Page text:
his Word. Apart from God's activity in our lives each day, this conversation,
and the content of this conversation, is the difference-maker in your soul
each and every day. And there is a direct relationship between the content of
this unending internal conversation and the state of your soul each and every
So examining and evaluating the content of
this internal conversation in light of holy Scripture, and informing this
conversation with the content of holy Scripture and the gospel, can—and by
God's grace, will—make all the difference in your soul and in your life.
And in Psalm 42, we have the unique
opportunity of listening in on the internal conversation of the psalmist. We
have the unique opportunity to overhear the psalmist as he examines and
evaluates the unending conversation taking place in his soul. The psalmist
records this internal conversation, and he humbly shares this with us. He
shares with us his internal conversation so that we might examine and
evaluate the content of our internal conversation and the influence of that
conversation upon our lives.
1. THE TROUBLED SOUL
As we overhear the internal conversation
present in this psalm, it is immediately obvious to all of us that all is not
well within the soul of the author. The mood of this psalm is obvious
throughout this psalm. This man's soul is troubled, and the conversation
within his soul is troubling. His soul, in verse 5, is downcast. His soul is
cast down. His soul is in turmoil. And there is a repetition in verses 5 and
11. His soul is downcast. His soul is in turmoil.
And perhaps you are familiar with this
experience yourself. Perhaps as we read through this psalm, the content and
mood of this psalm resonated in your soul. Well, to differing degrees I think
we are all familiar with the experience of the soul in torment. And certainly
no one who is present is exempt from this experience. But if you are not
prepared for this experience, you will be vulnerable to temptation and sin
when you have this experience. The psalmist, in effect, prepares us for this
experience. The psalmist identifies with us in this experience, and he
teaches us how to respond to this experience.
If you are familiar with a downcast soul,
this psalm informs you that your struggle is not unique and you are not
has said, "The Psalms have always been favorites of God's people because
they express honest human experience and emotion in the context of faith. In
the Psalms you meet God where you are."
Yes, they have always been favorites
because they express honest human experience and emotion. In this psalm we
obviously have honest human experience and emotion in the context of faith.
So prepare this evening to be freshly introduced to God right where you are
Now, it would appear that the author's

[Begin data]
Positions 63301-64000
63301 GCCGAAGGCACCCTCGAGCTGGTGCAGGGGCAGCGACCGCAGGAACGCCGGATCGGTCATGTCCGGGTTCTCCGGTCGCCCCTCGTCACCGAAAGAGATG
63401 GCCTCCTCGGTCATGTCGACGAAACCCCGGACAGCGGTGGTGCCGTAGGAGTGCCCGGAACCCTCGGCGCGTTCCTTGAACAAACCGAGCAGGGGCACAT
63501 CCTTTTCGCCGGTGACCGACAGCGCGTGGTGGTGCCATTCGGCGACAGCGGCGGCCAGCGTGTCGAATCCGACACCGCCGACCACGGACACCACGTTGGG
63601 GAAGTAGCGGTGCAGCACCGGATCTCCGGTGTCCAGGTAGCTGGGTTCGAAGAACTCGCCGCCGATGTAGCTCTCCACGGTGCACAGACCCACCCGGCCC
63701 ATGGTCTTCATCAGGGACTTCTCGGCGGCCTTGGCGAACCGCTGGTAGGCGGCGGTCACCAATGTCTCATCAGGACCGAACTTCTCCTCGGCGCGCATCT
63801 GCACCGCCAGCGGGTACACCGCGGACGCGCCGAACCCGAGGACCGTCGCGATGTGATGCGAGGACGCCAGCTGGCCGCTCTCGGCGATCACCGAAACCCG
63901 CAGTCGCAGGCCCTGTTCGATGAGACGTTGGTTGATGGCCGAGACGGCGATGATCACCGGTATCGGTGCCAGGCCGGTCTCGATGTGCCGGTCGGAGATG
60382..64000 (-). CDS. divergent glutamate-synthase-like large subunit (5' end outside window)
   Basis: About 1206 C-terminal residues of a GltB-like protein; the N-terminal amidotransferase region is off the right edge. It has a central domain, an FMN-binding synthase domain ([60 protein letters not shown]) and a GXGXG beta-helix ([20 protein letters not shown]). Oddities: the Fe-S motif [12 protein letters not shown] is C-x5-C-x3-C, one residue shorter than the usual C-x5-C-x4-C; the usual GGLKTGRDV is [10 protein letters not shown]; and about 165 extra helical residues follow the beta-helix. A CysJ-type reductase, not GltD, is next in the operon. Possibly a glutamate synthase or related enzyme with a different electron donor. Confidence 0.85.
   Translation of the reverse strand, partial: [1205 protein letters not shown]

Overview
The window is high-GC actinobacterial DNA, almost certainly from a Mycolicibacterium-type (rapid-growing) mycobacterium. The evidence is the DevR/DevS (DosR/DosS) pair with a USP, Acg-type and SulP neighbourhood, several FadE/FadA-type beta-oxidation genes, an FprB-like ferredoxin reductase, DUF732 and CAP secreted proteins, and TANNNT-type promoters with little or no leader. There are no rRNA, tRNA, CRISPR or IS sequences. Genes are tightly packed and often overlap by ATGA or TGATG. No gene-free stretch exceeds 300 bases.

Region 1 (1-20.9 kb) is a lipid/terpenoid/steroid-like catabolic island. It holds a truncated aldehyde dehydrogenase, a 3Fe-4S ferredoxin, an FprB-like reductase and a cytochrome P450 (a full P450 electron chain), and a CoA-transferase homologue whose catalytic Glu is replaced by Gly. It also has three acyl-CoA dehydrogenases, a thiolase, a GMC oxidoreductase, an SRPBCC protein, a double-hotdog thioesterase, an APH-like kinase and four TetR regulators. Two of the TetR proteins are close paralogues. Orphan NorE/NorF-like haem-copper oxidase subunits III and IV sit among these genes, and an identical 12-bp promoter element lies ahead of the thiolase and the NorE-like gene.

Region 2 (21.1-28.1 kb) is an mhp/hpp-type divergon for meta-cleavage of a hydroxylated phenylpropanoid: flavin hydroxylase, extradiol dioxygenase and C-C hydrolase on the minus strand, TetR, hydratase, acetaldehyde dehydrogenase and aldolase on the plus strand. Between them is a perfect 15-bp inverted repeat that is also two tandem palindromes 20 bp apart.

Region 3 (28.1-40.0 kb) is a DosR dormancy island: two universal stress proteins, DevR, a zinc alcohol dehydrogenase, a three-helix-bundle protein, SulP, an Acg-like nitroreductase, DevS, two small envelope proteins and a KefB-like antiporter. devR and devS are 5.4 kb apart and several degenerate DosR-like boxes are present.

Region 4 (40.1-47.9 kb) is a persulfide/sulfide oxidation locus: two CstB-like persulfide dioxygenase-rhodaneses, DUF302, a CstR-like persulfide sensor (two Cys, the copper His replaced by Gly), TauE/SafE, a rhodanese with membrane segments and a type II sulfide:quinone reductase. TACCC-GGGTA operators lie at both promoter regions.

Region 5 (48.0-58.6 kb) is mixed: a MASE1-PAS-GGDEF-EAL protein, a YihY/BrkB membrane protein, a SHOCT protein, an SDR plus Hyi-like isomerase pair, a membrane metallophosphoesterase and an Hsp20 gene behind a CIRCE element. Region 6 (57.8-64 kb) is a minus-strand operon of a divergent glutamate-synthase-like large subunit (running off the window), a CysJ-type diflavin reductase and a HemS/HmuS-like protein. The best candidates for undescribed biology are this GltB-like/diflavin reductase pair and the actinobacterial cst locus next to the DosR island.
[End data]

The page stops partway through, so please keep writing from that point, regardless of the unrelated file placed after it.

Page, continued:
soul has been troubled by three different experiences, experiences that we
are all familiar with.
A. Troubled by the Absence of God (vv.
The author of this psalm is a godly man.
He is numbered among the sons of Korah. He is
numbered among the Levites who were involved in leading temple worship.
Please note that the psalm does not begin
with a reference to his troubled soul. Instead, at the outset of this psalm
we encounter a thirsty soul. "As a deer pants for flowing streams, so
pants my soul for you, O God. My soul thirsts for God, for the living God.
When shall I come and appear before God?" (vv. 1–2)
Initially the psalmist portrays himself as
thirsty for God, not cast down or troubled in his soul. The author is
passionate about God, and the author of this psalm is passionately pursuing
God, not indifferent to God, not maintaining a distance from God, not openly
or secretly pursuing sin against God. No, there is a pronounced thirst for
God in his soul. And this passion for God is so pronounced that he likens it
to a deer desperate for water in a time of drought or when pursued by
The opening lines seem to reveal an increasing intensity. He begins with a
reference to God, and then he references the living God, and then finally he
cries out, "When shall I come and appear before God?" (v. 2) The
author has an intense, impressive, compelling appetite for God. He is thirsty
for God, yet his soul is downcast and in turmoil. How can that be present
simultaneously in this man's soul? Why is he downcast? Why is his soul in
Well, his soul is downcast and in turmoil
because, even though he longs for God, he feels distant from God. Though he
is thirsty for God, he feels alienated from God. He longs for God, yet he
feels forgotten by God. He is passionate for God, yet he feels abandoned by
God. Meet a man who desires God's presence, but feels God's absence. Meet the
His sense of estrangement from God is only
heightened by his geographic separation from the temple and its worship. He
writes in verse 6 from Palestine, and he remembers the joy of former days:
"how I would go with the throng and lead them in procession to the house